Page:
Where did Friday the 13th come from? (And where is it going?)

Friggatriskaidekaphobia is the fear of Friday the 13th, and combined with the full moon tonight anyone suffering this niche phobia will likely face compounded trauma.

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Fortunately, the internet is here to help. No matter how obscure an interest, belief or phobia, the digital recesses of the web are likely to provide solace, and the The Friggatriskaidekaphobia Treatment Centre is drolly demonstrative of this phenomenon.

Friday the 13th is widely considered an unlucky day in Western folklore. The idea of such superstition seems like a relic from ancient mythology; an irrational belief borne of ignorance in a time when gods were trusted to provide answers to the universe. Despite years of scientific and technological advancement and the evolution of human culture, superstition lives on in the digital age – it may even be resurgent, thanks to the internet.

With increased connectivity and digital communication allowing faster and ever more transactions – both economic and interpersonal – superstitions have the potential to accelerate and influence ever larger swathes of the population.

An early example of thirteen signalling bad luck is found in Norse legend, when mischievous Loki arrives as the thirteenth dinner guest at Valhalla, and ultimately causes the death of the god Baldur. This event is echoed in Christianity’s Last Supper, with Jesus and his twelve apostles making up the unlucky thirteen.

Yet widespread superstition around Friday the 13th being unlucky has only been commonplace since the early twentieth century. The 1907 publication of Thomas W Lawson’s novel Friday the Thirteenth has been isolated as a catalyst that combined the portentous nature of thirteen with the historically unlucky day of the week Friday in the popular imagination.

The novel tells the story of an unscrupulous stockbroker using superstition to cause panic on Wall Street on the inauspicious date. A fitting start to the Friday the 13th myth, considering that the condition of financial markets depend in large part on superstition and emotion, or as economist John Maynard Keynes called it, ‘animal spirits’.

Keynes coined ‘animal spirits’ to describe the instincts, appetites and feelings that guide human behaviour around economic transactions, with superstition playing a substantial role. Superstitions often arise due to a lack of control, and money markets are a good example despite economics being regarded as one of the more rational disciplines.

With increased connectivity and digital communication allowing faster and ever more transactions – both economic and interpersonal – superstitions have the potential to accelerate and influence ever larger swathes of the population.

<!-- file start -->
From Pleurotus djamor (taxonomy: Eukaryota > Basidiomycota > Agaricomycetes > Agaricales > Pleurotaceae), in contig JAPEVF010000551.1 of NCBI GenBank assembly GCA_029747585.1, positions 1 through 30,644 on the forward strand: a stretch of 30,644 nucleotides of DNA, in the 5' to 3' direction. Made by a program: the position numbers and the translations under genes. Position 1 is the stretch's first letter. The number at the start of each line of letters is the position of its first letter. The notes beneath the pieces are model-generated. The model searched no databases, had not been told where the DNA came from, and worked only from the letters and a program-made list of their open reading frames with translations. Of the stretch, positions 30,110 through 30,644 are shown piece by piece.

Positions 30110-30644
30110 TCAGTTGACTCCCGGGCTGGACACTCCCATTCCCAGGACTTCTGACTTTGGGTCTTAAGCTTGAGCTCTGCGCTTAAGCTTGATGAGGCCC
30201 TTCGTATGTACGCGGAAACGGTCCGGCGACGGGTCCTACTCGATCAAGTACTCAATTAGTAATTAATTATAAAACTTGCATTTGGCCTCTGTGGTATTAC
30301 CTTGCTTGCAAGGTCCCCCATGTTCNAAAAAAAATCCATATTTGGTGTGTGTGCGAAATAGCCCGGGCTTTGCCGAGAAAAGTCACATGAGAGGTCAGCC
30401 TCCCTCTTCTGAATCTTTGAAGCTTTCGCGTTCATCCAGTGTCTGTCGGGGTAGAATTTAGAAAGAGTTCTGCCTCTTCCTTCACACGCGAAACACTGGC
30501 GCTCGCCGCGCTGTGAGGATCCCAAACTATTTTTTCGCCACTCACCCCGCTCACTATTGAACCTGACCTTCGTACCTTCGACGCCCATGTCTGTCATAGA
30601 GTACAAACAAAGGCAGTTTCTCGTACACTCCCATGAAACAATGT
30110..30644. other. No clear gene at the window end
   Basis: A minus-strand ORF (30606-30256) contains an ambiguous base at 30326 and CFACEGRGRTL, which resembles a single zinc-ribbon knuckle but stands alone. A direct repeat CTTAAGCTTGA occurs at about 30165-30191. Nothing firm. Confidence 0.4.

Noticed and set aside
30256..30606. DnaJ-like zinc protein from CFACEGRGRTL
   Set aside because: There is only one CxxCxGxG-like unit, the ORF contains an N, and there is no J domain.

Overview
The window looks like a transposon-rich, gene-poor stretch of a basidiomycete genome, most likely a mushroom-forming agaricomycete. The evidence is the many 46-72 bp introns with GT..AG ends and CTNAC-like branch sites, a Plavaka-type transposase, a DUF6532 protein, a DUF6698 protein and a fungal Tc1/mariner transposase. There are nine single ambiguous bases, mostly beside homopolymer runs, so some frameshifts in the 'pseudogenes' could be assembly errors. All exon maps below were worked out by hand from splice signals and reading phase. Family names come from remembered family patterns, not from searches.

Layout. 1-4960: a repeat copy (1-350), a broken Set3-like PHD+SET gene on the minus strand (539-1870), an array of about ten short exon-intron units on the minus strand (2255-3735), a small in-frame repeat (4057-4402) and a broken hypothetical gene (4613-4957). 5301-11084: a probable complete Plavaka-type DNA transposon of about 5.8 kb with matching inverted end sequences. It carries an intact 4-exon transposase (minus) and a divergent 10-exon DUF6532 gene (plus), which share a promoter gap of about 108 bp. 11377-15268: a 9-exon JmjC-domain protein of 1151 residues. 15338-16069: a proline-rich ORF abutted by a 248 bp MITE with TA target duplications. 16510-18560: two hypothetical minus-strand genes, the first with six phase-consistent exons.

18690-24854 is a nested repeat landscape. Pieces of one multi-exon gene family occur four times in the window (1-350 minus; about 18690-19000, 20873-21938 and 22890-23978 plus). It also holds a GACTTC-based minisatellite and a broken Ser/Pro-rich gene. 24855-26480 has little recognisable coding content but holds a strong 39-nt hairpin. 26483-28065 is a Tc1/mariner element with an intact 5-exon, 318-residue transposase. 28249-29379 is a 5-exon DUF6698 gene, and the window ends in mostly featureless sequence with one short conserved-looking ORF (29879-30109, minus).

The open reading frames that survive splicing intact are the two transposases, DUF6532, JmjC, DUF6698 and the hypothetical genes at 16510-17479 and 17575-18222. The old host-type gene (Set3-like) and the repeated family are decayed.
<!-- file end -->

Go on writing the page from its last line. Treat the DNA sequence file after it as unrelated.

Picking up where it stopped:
Digital communication has caused superstition to grow rather than retreat in our scientific, technological age. The intangible nature of the web means that our everyday communications now exist in a space between the physical and the ethereal. This space is allowing more room for both fantasy and delusion.

But is the growing feeling of lack of control – of ceding power to technology – making us more paranoid with good reason? We used to scoff at conspiracy theorists who claimed that the government is watching everything we do, but the Snowden revelations proved them right.

Widespread surveillance might be the fantasy proved very real, but there is inherent danger in indulging all manner of paranoia. Sociologist Gerald Bronner warns that the internet is an “incubator of contemporary mythologies”, saying that ease of access allows people with fringe beliefs to congregate and disseminate misinformation at an accelerated rate.

This phenomenon is giving rise to a trend of asserting belief in facts rather than merely accepting them as read. “I believe in global warming” or “I believe in immunisation” are common utterances, as if the actuality of the earth heating up or modern medicine preventing the spread of disease were fabulous stories that one can choose to believe. This proves problematic when the flipside is considered – that one can also choose not to.

Modern mythmaking is on the ascent. Instability and lack of control has always driven superstition – ~feelings~ as it would be termed on social media – and the continuing anxiety around Friday the 13th is merely one example. As anthropologist Claude Levi-Strauss observed, superstition has been so prevalent throughout disparate human cultures that “we should ask ourselves if we are not confronted with a permanent and universal form of thought”.

How else to explain ever-emerging mythology like The Slender Man or Smile Dog, which incorporate tech elements combined with superstitious beliefs and horrors. Facilitated by digital subcultures congregating on forums like 4chan, Reddit and Creepypasta, the internet is our new collective nightmare.

Yet the internet has the power to dispel superstitions as well as encourage them. Black cats were once regarded as unlucky, particularly if one happened to cross your path. Yet with the advent of the internet of cute animal photos, black cats cross our digital paths every day with not a hint of superstitious distress. Friggatriskaidekaphobia sufferers too now have hope that their superstitious anxiety can be cured with the help of the internet, freeing them to focus on more logical paranoia, like scopophobia – the fear of surveillance.

Anne Treasure works in communications, is a recent survivor of the book industry, and exists mainly on the internet.

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